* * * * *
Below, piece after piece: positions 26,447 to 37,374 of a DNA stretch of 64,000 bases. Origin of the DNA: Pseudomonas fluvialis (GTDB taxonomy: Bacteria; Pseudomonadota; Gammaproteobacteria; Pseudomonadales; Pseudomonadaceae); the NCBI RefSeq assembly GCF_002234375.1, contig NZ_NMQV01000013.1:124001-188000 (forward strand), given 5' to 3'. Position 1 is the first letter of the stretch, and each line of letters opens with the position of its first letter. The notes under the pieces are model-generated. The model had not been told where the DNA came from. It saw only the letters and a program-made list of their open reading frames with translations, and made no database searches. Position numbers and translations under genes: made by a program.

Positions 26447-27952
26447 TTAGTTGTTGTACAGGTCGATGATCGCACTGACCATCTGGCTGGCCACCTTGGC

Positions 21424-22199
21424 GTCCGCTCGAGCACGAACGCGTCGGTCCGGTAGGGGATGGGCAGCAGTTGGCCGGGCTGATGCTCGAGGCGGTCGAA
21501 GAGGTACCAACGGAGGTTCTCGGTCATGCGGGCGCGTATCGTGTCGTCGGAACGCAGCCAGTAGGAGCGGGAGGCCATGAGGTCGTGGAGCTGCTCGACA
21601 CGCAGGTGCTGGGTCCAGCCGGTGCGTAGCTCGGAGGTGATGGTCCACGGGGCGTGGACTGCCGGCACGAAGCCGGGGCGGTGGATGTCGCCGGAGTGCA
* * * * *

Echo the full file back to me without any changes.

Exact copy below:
Below, piece after piece: positions 26,447 to 37,374 of a DNA stretch of 64,000 bases. Origin of the DNA: Pseudomonas fluvialis (GTDB taxonomy: Bacteria; Pseudomonadota; Gammaproteobacteria; Pseudomonadales; Pseudomonadaceae); the NCBI RefSeq assembly GCF_002234375.1, contig NZ_NMQV01000013.1:124001-188000 (forward strand), given 5' to 3'. Position 1 is the first letter of the stretch, and each line of letters opens with the position of its first letter. The notes under the pieces are model-generated. The model had not been told where the DNA came from. It saw only the letters and a program-made list of their open reading frames with translations, and made no database searches. Position numbers and translations under genes: made by a program.

Positions 26447-27952
26447 TTAGTTGTTGTACAGGTCGATGATCGCACTGACCATCTGGCTGGCCACCTTGGC

Positions 21424-22199
21424 GTCCGCTCGAGCACGAACGCGTCGGTCCGGTAGGGGATGGGCAGCAGTTGGCCGGGCTGATGCTCGAGGCGGTCGAA
21501 GAGGTACCAACGGAGGTTCTCGGTCATGCGGGCGCGTATCGTGTCGTCGGAACGCAGCCAGTAGGAGCGGGAGGCCATGAGGTCGTGGAGCTGCTCGACA
21601 CGCAGGTGCTGGGTCCAGCCGGTGCGTAGCTCGGAGGTGATGGTCCACGGGGCGTGGACTGCCGGCACGAAGCCGGGGCGGTGGATGTCGCCGGAGTGCA